hao yun lai restaurant, town

great chinese food – almost surprisingly so – hidden away in the gallery wing of the hotel rendezvous. this place has been featured in a couple articles here and there, but never seemed to hold onto the limelight – which truly is a pity, as the food here is great; chinese food with a focus on healthy and nourishing ingredients, tasty and very creative to boot.

the restaurant promotes itself on the health-giving aspects of its offerings, and even has a menu catered to pregnant women (or women going through the confinement period), which I think might scare some diners off – an uncomfortable result of the general perception that healthy means bland – but the food truly is well-seasoned and appealing, and hearty enough to appeal to all you adverse to healthy(-labelled) food.

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of breakfasts, and a hot whole-grain cereal porridge

it’s coming to nearly ten months now that I’ve left london – and I try very hard not to think about it: there were fantastic memories during fantastic years, with people who’ve made a big difference in my life. I came across this photo – below – in my archives, taken during one of my visits to le pain quotidien (my absolute favourite breakfast hangout in london) and it made me think very hard.

breakfast is my favourite meal – it dictates how the rest of the day is going to go – and though I head out to brunch regularly with friends, it’s my day-to-day breakfast of hot grain that helps remind me of the times in that glorious city. I’ve had this same breakfast every day since coming back, with variations in grain and stir-ins, but the recipe, and the idea is built upon mornings – and anytime, really – of hot oatmeal in gloomy (but so lovely) london.

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bali buda/bali buddha, bali (delivery)


delivery service from this holistic café in kerobokan – I’ve already told you about our eat-in experience. we ordered the day before, and scheduled it to arrive early before our flight back to singapore.

breakfast by the pool early in the morning – rather than subjecting ourselves to the vagaries of airport food – is an indulgence I could get used to.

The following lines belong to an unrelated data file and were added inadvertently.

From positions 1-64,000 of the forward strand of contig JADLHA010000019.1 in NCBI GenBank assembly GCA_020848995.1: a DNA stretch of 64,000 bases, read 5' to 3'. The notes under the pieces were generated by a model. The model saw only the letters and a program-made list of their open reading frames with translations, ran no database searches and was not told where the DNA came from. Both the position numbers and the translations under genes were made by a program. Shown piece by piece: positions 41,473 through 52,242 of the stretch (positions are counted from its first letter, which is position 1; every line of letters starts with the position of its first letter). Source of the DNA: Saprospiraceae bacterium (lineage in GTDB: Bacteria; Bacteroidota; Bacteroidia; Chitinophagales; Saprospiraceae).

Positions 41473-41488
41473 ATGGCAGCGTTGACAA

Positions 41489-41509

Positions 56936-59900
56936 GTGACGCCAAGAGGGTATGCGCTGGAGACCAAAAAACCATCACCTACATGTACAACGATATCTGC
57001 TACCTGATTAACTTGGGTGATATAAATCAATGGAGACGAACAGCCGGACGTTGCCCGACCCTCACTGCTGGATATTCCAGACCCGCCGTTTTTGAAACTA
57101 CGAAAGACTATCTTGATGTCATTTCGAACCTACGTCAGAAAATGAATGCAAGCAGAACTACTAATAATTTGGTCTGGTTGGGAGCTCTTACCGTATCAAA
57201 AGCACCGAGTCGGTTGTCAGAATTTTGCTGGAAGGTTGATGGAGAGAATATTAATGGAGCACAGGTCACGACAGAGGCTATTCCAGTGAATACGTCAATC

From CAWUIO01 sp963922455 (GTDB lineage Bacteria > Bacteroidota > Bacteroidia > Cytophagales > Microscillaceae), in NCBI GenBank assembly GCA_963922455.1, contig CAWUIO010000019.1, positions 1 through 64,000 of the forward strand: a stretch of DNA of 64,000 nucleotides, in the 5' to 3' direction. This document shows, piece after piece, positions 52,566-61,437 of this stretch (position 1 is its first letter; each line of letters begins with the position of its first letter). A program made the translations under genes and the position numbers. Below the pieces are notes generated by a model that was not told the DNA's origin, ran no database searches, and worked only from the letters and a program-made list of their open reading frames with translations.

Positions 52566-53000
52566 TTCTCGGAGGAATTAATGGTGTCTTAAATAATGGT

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bali buda/bali buddha, bali (eat-in)


good food – incidentally, healthy too – at this holistic café-deli chain, nearish kerobokan. this place has a slew of good reviews on tripadvisor, and I was lured by their online menu, which had a large range of healthyish (and very interesting) options for brunch and lunch – though if I were honest it was most likely the pancake and cereal options on the menu that truly reeled me in.

the food veers toward the healthy-sounding, which scares off people like my partner – and I think men in general – and even has options for vegan/vegetarian/macrobiotic-sounding diets, but which appeals to me. I like the idea of having a large and satisfying brunch with wholesome ingredients (dimsum excepting), and this place certainly served up. but for all you manly men out there with a fear of supposedly healthy food, they do have things like burgers and pizzas – so you can certainly get your share of the mornin’ grease here.

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traditional vietnamese rice puffs, mekong delta





these are some proper traditional rice crispies – before viewing this demonstration, I never realised that the traditional goodies made of rice pops were quintessential rice crispy treats, but they really are. made of freshly harvested rice grains popped by stirring through hot charcoal granules, there are sifted and then folded through caramel before being cut into rectangles.

the sifting removes the husk that pops off the exploded rice grains, and the cooks work very quickly with hot caramel so it doesn’t harden before the rice puffs get added.

they are poured into traditional wooden moulds as above, which ingeniously have grooves to make neatand consistent cuts. made with different variations such as sesame and coconut, and even noodles instead of rice – I really like this version – there are packed into clear plastic bags and sealed to be sold in the city and overseas.

it’s an old-school treat that’s been overshadowed by the prevalence of marshmallow-rice-treats, and one well – worth revisiting. you might just realize, as I have, that the oldie is a true goldie.